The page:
Four cash tips to make travel during retirement possible

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Saving enough for a comfortable retirement can feel like a colossal obstacle, and that is even before including potential travel costs.

Josh Jalinski, an author of “Retirement Reality Check” and president of Jalinski Advisory Group, has four cash saving tips that could assist people with paying for travel costs in retirement.

1. Start saving

Jalinski proposes maximizing 401(k) or a Roth 401(k) and stashing 10% to 15% of income for retirement when people can.

2. Concentrate on income

Such a large number of individuals are focused on asset allocation and diversification as opposed to the actual income they’ll require in retirement, Jalinski said.

Nonetheless, he believes the 4% rule, which is a commonly utilized metric for how much a retiree ought to withdraw from their retirement accounts every year, is dead.

For example, on the off chance that people saved a million dollars when they retired, they could withdraw $40,000 every year. That scarcely appears enough to live on and travel during retirement, Jalinski said.

“Think about a proper spend-down strategy where you get to spend all your money until the day you die and when the hearse comes and picks you up from the funeral parlor, your last check bounces,” Jalinski said.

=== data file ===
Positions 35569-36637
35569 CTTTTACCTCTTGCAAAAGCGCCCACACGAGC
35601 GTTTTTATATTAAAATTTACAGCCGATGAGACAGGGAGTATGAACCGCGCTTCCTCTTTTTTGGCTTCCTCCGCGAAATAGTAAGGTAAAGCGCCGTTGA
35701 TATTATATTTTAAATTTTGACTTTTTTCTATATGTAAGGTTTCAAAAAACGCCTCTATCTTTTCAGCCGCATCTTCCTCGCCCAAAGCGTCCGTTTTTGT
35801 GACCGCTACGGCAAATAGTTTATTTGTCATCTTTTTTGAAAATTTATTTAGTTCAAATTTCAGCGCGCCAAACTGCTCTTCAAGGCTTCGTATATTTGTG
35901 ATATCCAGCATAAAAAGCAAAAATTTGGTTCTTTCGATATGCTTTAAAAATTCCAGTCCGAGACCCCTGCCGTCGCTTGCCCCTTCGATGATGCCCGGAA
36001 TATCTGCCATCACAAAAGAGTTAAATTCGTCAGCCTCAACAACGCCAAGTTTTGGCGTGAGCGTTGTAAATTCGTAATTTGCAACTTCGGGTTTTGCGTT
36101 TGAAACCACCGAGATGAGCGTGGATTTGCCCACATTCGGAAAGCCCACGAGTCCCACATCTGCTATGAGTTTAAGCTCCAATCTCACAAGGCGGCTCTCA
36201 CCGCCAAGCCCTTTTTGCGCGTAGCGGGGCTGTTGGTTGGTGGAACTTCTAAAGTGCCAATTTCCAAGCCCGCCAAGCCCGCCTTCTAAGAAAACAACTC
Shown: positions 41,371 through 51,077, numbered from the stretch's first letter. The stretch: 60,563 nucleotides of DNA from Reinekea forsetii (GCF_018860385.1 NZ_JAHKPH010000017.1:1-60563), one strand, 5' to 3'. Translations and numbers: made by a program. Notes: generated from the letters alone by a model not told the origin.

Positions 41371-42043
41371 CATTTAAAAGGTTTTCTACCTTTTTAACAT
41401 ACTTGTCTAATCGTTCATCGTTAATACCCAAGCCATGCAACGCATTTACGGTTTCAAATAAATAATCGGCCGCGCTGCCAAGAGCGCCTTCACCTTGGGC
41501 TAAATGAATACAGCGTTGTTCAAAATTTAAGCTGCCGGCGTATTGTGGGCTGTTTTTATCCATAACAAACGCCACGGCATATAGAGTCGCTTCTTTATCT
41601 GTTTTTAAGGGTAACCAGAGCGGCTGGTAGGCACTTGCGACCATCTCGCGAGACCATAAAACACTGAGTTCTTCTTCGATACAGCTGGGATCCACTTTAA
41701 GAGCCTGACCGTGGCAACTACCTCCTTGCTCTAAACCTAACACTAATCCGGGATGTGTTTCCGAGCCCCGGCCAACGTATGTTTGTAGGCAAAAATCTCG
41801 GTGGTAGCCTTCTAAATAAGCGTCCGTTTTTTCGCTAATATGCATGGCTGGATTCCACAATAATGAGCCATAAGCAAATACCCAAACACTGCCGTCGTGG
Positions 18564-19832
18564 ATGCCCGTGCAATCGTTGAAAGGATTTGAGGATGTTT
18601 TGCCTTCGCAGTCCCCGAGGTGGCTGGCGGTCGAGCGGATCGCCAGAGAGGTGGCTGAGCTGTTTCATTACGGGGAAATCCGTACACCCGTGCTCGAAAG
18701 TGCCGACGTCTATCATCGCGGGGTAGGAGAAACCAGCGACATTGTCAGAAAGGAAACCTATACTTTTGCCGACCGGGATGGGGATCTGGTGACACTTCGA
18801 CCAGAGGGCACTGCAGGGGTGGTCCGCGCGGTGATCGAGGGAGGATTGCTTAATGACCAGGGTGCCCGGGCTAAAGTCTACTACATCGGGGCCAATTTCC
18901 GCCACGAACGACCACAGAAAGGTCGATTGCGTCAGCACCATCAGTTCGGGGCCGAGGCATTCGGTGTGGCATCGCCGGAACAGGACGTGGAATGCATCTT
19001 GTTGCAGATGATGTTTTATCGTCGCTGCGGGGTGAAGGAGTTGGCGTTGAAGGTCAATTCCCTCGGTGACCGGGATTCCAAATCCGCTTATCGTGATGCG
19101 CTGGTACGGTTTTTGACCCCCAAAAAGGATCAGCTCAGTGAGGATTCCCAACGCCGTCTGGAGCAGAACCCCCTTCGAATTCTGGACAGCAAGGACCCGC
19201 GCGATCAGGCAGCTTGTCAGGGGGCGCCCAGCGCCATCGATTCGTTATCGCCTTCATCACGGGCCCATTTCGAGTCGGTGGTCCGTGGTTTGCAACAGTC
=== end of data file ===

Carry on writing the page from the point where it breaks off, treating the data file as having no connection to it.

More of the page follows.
3. Consider a consumer-friendly annuity

An annuity can be a tool for people to procure a paycheck or a “playcheck” for the rest of their life, Jalinski said.

“Think about the last person you know who retired with a pension. They love it. They get checks in like clockwork,” Jalinski said.

He noticed that annuities are upheld by insurance companies and some even accompany practically no fees, yet he cautions that shoppers should consider additional risks and costs.

4. Be tax-smart

Jalinski said such a large number of individuals have cash sitting in a customary IRA or 401(k) without considering how to maximize their tax benefits.

For instance, in the event that people have 10% of their retirement reserve funds in a 401(k), he proposes placing 5% of it in a Roth 401(k). That way people can withdraw some of their savings tax-free later on in life.

Disclaimer: The views, suggestions, and opinions expressed here are the sole responsibility of the experts. No News View 360 journalist was involved in the writing and production of this article.